Oman plans to sell a USD-denominated sovereign bond in 2014 that will likely be followed by other issues in the medium term, the central bank said on May 29 in its first ever financial stability report. "By re-establishing Oman's presence in the international bond market, a sovereign issue could pave the way for regular deficit financing through bond issues in future, if need be," the central bank said.
Oman might sell a benchmark USD-denominated sovereign bond in 2014 to create a curve, help boost private-sector debt market and not for financing needs, finance minister Darwish Al Balushi recently said. A benchmark issue is usually worth USD 500mn.
The country will have an average 7.6% gross public debt to GDP ratio over the 2012-2015 period, the central bank said, citing the IMF. The ratio is said to be the GCC’s second-lowest after Saudi Arabia. But the IMF has warned that Oman’s fiscal situation might deteriorate over the next three years. Oman’s state budget might slip into a 3.8% of GDP deficit by 2015, the IMF forecast.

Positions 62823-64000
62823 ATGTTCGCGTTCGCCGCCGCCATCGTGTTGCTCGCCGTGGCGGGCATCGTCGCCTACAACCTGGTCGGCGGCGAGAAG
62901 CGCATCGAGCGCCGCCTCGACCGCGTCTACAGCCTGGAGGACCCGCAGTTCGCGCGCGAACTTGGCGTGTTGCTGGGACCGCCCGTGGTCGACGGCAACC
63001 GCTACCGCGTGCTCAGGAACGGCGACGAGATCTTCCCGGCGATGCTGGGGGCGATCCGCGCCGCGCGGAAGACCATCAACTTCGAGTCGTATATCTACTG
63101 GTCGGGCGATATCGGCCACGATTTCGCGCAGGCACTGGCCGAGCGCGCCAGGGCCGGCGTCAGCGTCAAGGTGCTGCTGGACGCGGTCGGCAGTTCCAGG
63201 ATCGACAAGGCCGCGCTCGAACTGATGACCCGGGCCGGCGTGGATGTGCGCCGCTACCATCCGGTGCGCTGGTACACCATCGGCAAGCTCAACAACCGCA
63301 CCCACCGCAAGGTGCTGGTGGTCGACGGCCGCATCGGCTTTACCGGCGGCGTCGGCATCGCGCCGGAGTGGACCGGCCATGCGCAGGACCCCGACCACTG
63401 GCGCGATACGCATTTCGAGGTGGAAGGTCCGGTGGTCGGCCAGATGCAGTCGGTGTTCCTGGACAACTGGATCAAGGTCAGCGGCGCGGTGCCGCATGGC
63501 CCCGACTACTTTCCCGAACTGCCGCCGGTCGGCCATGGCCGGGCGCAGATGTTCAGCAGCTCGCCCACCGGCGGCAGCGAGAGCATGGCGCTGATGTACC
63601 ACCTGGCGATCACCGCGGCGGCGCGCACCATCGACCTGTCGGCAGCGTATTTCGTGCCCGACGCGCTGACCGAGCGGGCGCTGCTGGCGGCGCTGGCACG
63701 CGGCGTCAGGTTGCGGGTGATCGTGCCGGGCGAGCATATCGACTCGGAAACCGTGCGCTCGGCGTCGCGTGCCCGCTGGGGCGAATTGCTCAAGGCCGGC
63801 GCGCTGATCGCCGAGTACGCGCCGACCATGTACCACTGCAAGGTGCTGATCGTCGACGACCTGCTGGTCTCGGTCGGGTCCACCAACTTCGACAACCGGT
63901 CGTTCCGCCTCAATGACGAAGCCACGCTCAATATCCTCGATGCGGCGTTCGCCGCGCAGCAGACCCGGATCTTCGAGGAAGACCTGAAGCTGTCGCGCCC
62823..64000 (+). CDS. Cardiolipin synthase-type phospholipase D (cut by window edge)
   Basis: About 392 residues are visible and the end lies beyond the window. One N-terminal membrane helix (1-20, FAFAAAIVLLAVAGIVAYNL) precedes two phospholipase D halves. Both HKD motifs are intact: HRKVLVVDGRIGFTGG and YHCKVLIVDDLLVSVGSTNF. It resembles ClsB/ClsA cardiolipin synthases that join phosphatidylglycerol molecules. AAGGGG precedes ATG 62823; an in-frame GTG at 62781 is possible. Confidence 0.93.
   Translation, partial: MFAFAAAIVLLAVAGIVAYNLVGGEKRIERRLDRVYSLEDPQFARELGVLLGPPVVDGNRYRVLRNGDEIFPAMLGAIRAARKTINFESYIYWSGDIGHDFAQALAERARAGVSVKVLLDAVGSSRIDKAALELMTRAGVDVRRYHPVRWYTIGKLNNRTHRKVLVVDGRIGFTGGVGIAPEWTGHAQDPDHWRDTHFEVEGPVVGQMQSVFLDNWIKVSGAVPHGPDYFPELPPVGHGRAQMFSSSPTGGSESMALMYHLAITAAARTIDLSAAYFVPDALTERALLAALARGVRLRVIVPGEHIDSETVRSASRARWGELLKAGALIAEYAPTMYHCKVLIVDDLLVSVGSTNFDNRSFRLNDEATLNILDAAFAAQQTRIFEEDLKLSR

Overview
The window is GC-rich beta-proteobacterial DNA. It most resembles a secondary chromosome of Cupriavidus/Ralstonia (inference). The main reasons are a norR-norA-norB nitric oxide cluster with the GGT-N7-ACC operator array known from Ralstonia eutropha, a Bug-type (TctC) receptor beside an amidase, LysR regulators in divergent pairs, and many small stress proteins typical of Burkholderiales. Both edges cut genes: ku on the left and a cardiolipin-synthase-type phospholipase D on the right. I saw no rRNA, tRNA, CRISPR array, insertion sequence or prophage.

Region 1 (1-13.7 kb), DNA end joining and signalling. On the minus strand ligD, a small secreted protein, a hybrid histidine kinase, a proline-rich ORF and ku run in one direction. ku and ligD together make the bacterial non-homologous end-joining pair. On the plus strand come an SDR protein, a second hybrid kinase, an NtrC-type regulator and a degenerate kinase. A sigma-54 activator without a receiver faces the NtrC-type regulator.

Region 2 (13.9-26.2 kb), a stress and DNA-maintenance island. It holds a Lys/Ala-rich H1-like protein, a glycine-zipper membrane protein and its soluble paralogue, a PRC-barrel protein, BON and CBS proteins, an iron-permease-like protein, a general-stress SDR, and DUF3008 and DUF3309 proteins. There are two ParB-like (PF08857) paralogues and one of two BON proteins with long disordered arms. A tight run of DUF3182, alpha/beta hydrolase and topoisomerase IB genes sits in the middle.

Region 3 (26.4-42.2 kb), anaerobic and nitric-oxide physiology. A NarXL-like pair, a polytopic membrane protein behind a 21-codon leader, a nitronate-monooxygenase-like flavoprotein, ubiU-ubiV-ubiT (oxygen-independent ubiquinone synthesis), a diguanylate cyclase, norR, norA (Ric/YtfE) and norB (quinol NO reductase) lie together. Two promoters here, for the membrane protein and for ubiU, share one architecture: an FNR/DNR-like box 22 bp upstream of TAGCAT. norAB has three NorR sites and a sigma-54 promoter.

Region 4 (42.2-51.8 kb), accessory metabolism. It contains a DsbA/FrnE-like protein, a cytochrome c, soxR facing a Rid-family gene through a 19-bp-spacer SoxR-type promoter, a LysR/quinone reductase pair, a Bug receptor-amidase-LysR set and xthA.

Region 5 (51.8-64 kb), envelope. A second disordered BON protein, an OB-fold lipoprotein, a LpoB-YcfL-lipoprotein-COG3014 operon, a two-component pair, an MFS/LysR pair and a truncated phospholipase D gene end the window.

Oman’s central bank acknowledged that the 2013 budget adopts an expansionary ﬁscal stance, reﬂecting the government’s policy of generating more jobs by investing in existing infrastructure and hydrocarbon exploration. “The trade-off between improving the life of the population and cost-effectiveness of expenditures will continue to remain a challenge for the policy makers,” the central bank said.
Oman’s budget parameters have remained well-balanced in recent years amid rising crude oil prices and output, helping offset surging spending mainly on social subsidies to quell any social unease. Oman’s budget surplus shrank 17% y/y to OMR 931mn (USD 2.42bn) in January-March 2013 despite rising revenue that was eventually partially offset by higher spending. Oman based its 2013 OMR 12.9bn state budget on a conservative USD 85 per barrel oil price.
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